Disc couplings are comprised of two aluminium hubs and multiple flat stainless steel disc springs. With similar performance capabilities as the bellows, the thin disc springs allow for greater misalignment with a small decrease in overall performance. Available in single and double disc styles, disc couplings are torsionally stiff and suit precise zero-backlash systems with speeds up to 10,000 rpm.
Although ideal for applications where a compact installation is required, single disc couplings cannot accommodate parallel misalignment. Therefore, double disc couplings have a center spacer separating two sets of disc springs that can bend independently from each other. This design increases misalignment capabilities and allows parallel misalignment. Some center spacers are available in a choice of anodized aluminium for better performance or insulating acetal for electrical isolation.
Oldham couplings consist of two aluminium hubs with drive tenons that slide on a floating center disk to transmit torque with zero-backlash. This design suits applications that require a large amount of parallel misalignment with a low bearing load. The three piece design results in a highly customizable shaft coupling that can easily combine inch to metric, different bore dimensions, and keyed shafts. The center disk is available in acetal plastic for high torsional stiffness and zero-backlash, or nylon for shock absorption and noise reduction.
For many light duty industrial and high tech applications, oldham couplings are electrically isolating due to the non-conductive material of the center disk. The center disk will also act as a torque limiter during overload to protect machinery components. When the disk fails, it breaks cleanly and does not allow any transmission of power.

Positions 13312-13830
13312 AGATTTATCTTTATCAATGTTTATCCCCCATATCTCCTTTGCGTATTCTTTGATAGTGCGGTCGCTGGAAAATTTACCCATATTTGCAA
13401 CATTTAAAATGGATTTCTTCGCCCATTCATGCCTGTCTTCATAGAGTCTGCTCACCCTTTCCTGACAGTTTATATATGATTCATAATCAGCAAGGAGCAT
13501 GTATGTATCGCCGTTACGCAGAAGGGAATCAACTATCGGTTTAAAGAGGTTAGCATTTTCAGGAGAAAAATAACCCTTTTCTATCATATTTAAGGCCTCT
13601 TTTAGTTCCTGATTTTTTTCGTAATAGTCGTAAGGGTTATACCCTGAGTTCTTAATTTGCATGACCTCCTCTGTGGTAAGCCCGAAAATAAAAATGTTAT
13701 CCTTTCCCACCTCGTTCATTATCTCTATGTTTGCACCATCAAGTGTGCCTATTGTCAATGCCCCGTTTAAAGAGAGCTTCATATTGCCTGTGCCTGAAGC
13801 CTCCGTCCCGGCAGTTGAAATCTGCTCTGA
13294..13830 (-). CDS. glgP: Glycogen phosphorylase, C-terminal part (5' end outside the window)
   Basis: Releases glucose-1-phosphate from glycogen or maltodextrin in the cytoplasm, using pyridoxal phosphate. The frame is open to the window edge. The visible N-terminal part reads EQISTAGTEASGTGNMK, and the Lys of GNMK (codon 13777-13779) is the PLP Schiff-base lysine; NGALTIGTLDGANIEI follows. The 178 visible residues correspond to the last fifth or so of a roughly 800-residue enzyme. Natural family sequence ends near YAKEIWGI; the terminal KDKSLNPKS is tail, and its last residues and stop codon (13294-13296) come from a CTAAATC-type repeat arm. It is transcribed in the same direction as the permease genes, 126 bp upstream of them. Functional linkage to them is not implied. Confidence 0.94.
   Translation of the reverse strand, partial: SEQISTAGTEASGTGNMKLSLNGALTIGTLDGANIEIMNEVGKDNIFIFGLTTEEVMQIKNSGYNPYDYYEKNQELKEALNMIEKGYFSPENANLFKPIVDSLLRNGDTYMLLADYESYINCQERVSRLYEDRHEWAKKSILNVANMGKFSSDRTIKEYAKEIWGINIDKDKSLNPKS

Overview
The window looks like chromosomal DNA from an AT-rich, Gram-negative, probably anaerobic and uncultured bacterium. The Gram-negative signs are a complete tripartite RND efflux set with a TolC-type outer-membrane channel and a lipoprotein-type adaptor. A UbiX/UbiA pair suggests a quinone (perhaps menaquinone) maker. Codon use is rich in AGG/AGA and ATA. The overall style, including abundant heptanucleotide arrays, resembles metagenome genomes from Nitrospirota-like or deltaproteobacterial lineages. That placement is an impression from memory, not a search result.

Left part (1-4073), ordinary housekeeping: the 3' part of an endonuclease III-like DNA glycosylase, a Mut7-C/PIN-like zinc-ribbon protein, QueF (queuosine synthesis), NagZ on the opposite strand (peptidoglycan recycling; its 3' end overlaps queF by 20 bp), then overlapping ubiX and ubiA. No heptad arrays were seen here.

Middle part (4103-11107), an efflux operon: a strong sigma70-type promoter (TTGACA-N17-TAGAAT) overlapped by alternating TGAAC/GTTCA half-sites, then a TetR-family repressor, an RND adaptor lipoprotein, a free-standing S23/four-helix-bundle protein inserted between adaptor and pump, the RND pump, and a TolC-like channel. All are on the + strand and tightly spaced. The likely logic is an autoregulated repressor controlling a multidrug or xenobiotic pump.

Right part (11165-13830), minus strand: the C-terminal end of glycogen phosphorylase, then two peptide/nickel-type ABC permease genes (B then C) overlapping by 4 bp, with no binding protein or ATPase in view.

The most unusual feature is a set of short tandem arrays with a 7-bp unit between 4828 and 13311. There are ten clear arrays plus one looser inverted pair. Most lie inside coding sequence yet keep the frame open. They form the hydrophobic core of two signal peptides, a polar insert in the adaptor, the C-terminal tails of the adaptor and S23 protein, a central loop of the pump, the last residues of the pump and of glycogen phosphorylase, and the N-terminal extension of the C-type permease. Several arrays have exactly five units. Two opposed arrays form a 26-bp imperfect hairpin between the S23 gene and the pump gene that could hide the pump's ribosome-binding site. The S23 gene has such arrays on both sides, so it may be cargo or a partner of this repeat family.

Zero-backlash jaw couplings
Similar to the oldham coupling, the jaw coupling is also a three piece design comprised of two aluminium hubs and an elastic element called the “spider.” Made of an advanced polyurethane material, the spider dampens impulse loads, minimizing shock to the servomotor and other sensitive equipment. Available in three durometers, the spider lets you tailor the performance of the jaw coupling, such as torsional stiffness, misalignment, and dampening requirements. Metric and inch hubs (set screw, clamp style, keyed, or keyless) are interchangeable and can be combined into a single coupling.
Jaw couplings have a curved profile hub that press fits onto the spider assuring zero-backlash. The curved jaw profile concentrates the forces to the center of the spider’s limbs, improving the effectiveness of the elastomer material. Raised contact points on the spider limbs help maintain proper spacing between the two hubs, assuring electrical isolation and full angular misalignment capabilities. Jaw couplings are considered failsafe because the jaws of the two hubs interlock for direct power transmission if the spider was to fail, allowing the application to be safely shut down for maintenance.
Ruland Manufacturing Company
Filed Under: Design World articles, Medical, Packaging, Semiconductor, Couplings